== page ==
Blog4 464x290 - Understanding the Causes of Varicose Veins

Understanding the Causes of Varicose Veins

One of the most bothering things that keep your legs from being flawless is varicose veins. They appear as snake-like bulges in the legs and in the thighs. According to a study, around 25% of all adults develop varicose veins. They are usually dark purple or blue in color. But you may be wondering, how […]

Blog3 464x290 - Venous Disease and Its Different Categories

Venous Disease and Its Different Categories

It is our primary duty to take care of our health. Being healthy means having a healthy mind, heart, and everything that makes up our body, including our veins. Veins are responsible for carrying blood from the body toward the heart. Without these veins, our blood will not circulate well which will affect our total […]

Blog2 464x290 - Understanding the Structure and Function of Veins

Understanding the Structure and Function of Veins

One of the most important in our body are the veins. They provide our body access to “life”. With dysfunctional veins, we may not be able to function properly and may also lead us to death. Veins Veins are elastic blood vessels that carry blood from various parts of the body to the heart. Most […]

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How to Treat and Manage Pulmonary Embolism?

Pulmonary Embolism is a life-threatening condition that is commonly caused by a blood clot in the lungs. The blood clot restricts blood flow and decreases oxygen levels in the blood which will affect other organs in the body. According to Mayo Clinic, one-third of people who have pulmonary embolism dies because of not providing immediate medical attention.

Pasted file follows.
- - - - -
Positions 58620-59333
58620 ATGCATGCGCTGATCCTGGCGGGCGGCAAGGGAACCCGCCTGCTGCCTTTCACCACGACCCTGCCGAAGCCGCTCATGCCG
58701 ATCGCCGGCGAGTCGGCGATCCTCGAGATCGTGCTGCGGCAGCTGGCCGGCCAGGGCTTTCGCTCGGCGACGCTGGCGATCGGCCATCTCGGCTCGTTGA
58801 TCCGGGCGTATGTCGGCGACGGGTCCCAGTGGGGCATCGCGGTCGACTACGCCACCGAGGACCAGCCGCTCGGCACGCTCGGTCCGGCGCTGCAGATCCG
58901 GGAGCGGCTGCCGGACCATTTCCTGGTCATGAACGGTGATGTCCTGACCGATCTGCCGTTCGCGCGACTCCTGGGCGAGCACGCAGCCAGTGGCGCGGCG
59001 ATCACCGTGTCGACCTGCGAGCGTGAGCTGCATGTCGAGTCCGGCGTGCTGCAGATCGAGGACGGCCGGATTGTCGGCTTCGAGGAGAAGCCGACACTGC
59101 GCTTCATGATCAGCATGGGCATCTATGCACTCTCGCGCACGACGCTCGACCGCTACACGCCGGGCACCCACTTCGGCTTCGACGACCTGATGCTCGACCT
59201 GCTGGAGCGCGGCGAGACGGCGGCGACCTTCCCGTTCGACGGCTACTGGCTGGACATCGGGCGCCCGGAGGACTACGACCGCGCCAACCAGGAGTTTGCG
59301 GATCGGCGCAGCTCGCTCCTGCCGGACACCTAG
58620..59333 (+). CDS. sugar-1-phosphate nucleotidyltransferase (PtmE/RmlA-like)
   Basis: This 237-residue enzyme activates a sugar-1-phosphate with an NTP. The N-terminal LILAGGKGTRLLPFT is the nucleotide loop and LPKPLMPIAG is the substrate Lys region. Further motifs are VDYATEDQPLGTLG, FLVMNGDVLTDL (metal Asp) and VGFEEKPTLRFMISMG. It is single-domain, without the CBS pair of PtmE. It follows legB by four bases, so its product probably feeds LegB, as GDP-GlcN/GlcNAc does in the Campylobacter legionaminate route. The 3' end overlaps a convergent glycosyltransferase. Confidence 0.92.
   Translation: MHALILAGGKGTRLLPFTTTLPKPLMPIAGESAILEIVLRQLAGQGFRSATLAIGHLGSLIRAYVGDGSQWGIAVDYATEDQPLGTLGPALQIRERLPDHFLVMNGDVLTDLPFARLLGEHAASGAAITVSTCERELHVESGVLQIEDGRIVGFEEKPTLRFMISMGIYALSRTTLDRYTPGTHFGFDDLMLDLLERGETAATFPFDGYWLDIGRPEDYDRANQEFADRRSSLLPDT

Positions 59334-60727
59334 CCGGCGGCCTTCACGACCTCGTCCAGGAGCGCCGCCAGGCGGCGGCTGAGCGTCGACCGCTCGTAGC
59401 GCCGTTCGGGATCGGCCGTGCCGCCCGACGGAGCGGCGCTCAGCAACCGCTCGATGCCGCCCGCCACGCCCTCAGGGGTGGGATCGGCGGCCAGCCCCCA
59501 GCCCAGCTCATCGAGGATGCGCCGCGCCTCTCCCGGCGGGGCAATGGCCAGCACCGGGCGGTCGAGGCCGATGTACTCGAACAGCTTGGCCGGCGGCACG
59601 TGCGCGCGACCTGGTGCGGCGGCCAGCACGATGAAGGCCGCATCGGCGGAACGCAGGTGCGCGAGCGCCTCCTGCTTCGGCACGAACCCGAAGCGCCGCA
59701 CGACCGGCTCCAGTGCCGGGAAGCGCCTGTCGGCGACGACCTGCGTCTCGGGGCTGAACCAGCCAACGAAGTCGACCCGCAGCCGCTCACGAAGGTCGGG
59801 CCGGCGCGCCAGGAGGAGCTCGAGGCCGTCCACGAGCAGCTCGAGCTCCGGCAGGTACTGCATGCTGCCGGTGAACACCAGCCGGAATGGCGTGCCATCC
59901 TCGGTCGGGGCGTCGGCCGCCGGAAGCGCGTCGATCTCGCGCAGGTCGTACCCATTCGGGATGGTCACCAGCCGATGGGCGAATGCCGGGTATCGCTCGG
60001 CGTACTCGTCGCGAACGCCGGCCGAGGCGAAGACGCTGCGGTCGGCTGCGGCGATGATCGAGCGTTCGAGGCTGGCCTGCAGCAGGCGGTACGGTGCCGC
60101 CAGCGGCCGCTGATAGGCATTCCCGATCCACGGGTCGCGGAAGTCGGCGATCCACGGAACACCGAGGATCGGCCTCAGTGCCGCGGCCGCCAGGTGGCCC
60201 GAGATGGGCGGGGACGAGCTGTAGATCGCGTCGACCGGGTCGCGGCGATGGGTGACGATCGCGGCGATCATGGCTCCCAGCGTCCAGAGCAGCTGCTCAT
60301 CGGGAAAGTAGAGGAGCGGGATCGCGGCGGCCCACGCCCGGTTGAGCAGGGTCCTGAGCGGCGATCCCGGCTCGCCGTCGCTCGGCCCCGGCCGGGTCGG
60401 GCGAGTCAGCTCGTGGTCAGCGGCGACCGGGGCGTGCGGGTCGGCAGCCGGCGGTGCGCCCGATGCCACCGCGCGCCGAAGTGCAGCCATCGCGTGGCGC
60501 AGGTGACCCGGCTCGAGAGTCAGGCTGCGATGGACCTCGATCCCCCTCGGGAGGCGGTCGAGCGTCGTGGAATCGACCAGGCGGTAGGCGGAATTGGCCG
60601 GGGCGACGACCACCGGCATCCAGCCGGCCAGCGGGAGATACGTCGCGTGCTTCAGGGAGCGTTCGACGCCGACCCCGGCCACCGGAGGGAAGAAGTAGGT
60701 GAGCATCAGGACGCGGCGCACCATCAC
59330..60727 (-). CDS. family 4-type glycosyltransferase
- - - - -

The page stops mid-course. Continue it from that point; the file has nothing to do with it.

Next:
The most common symptoms of pulmonary embolism are shortness of breath, chest pain and cough. If you experience these symptoms, immediately consult your doctor.

Pulmonary embolism can be treated with medication, medical procedures, and therapies. The primary goal is to remove the blood clot, prevent the blood clot from getting bigger or stop new clots from forming.


Anticoagulants or blood thinners are being taken to people with pulmonary embolism to decrease the ability of the blood to clot. Anticoagulants do not remove clots but delay the enlargement and formation of blood clots. Anticoagulants come in pills, injection, or through an IV tube. Treatment may last from three to six months.


Thrombolytic therapy is used in patients with acute pulmonary embolism. Thrombolysis medicines are being taken to dissolve blood clots. Thrombolytic causes severe bleeding, thus it should be used in life-threatening situations. Apart from PE, thrombolysis is used in strokes and ST-elevation myocardial infarction. This treatment is not used in patients with hypotension or low blood pressure.


Embolectomy can be surgical or through the use of a catheter. The primary goal of this procedure is to remove the emboli which block blood circulation. In cases of thrombi (blood clots), thrombectomy is used. This procedure should be used for patients with sub-massive acute pulmonary embolism and are experiencing major myocardial necrosis, new hemodynamic instability, severe right ventricular dysfunction or worsening respiratory failure.

Vena Cava Filters